Throughout the 1980’s, the US armed, trained, and supported anti-Soviet guerrilla fighters in Afghanistan, some of whom would go on to form the al-Qaeda network associated with Osama bin Laden. In 1998, decades of American meddling blew back in spectacular fashion when al-Qaeda associates detonated truck bombs outside of US embassies in Kenya and Tanzania, killing 224 people, the vast majority Kenyan civilians. The destruction at the embassies and tragic loss of African lives didn’t provoke a rethinking of US intervention in the Middle East and North Africa, nor did the US attempt to pursue the perpetrators through international legal means, as called for by a unanimous UN resolution at the time. Instead, Bill Clinton unleashed a new round of terrorism on Sudan. 

With typical imperial arrogance, the US named its response ‘Operation Infinite Reach,’ launching cruise missiles at an al-Qaeda training camp in Afghanistan and destroying the al-Shifa plant in Khartoum. At the time, US officials claimed that the plant was potentially financially linked to bin Laden and possibly producing materials that could be used to produce chemical weapons. None of this was true. Military historian and retired US army colonel Andrew Bacevich succinctly summarizes the whole operation:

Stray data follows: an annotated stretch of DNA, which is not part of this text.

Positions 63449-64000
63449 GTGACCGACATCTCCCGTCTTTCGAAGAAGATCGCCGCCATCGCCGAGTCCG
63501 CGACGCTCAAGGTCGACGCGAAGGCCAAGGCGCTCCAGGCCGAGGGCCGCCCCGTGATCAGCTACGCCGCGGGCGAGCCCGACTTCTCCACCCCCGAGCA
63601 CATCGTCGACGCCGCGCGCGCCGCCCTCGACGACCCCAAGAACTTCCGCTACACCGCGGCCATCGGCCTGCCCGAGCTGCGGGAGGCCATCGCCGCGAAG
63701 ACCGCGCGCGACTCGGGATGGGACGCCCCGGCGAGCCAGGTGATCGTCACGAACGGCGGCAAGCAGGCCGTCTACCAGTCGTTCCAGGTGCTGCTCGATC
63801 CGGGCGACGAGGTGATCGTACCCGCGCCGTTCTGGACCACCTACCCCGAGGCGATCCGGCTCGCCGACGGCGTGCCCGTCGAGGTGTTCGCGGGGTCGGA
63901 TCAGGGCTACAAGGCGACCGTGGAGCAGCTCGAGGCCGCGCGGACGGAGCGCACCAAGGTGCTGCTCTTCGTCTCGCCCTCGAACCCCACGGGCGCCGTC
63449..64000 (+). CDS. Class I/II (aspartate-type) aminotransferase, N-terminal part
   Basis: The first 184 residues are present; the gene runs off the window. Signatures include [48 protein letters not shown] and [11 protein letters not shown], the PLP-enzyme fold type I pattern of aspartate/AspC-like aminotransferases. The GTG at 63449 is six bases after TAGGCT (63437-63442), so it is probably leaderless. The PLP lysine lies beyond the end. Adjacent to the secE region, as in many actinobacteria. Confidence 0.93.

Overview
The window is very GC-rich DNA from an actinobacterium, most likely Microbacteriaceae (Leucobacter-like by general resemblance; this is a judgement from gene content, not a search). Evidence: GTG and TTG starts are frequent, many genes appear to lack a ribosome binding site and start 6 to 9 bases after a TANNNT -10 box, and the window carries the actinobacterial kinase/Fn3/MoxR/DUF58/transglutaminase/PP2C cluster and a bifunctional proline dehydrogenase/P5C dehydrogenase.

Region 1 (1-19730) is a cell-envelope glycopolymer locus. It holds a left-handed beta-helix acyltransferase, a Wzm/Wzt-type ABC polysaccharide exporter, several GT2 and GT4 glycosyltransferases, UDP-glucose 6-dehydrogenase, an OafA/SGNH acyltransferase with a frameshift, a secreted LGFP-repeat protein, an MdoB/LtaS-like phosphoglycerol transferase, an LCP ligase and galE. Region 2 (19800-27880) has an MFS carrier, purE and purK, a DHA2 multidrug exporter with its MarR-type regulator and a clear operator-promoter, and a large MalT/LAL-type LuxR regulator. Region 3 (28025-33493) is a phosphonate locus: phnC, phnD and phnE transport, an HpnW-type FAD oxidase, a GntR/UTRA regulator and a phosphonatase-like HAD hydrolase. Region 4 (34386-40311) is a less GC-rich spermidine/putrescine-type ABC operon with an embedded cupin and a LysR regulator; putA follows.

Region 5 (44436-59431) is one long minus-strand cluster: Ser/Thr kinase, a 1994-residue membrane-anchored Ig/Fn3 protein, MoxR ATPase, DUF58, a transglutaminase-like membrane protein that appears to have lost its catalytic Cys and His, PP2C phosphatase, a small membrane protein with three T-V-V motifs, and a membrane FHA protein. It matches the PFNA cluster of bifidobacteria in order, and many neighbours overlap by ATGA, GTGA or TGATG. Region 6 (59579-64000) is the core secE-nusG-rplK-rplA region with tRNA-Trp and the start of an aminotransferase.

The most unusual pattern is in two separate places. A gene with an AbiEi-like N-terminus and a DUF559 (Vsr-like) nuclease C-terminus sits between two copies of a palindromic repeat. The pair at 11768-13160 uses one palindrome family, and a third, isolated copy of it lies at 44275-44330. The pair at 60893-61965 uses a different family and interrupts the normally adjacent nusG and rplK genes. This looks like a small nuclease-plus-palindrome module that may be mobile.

Tomahawks [missiles] demolished the Al-Shifa plant, killing a night watchman and badly injuring a bystander. Yet a subsequent investigation conducted by American scientists cast serious doubts on U.S. claims of the plant being used for nefarious purposes. One thing only appeared certain: The wrecked facility was never going to produce the badly needed antibiotics and antimalarial drugs for which it had been designed.

While then Secretary of State Madeline Albright described the bombing as “the war of the future” and, seemingly without irony, denounced those “who believe that taking down innocent persons is some form of political expression,” it was immediately apparent that al-Shifa was simply a much-needed pharmaceutical factory. The first TV crews on the scene noted the ground covered with Aspirin pills, and it was quickly revealed that the owner of al-Shifa had no financial connections to bin Laden.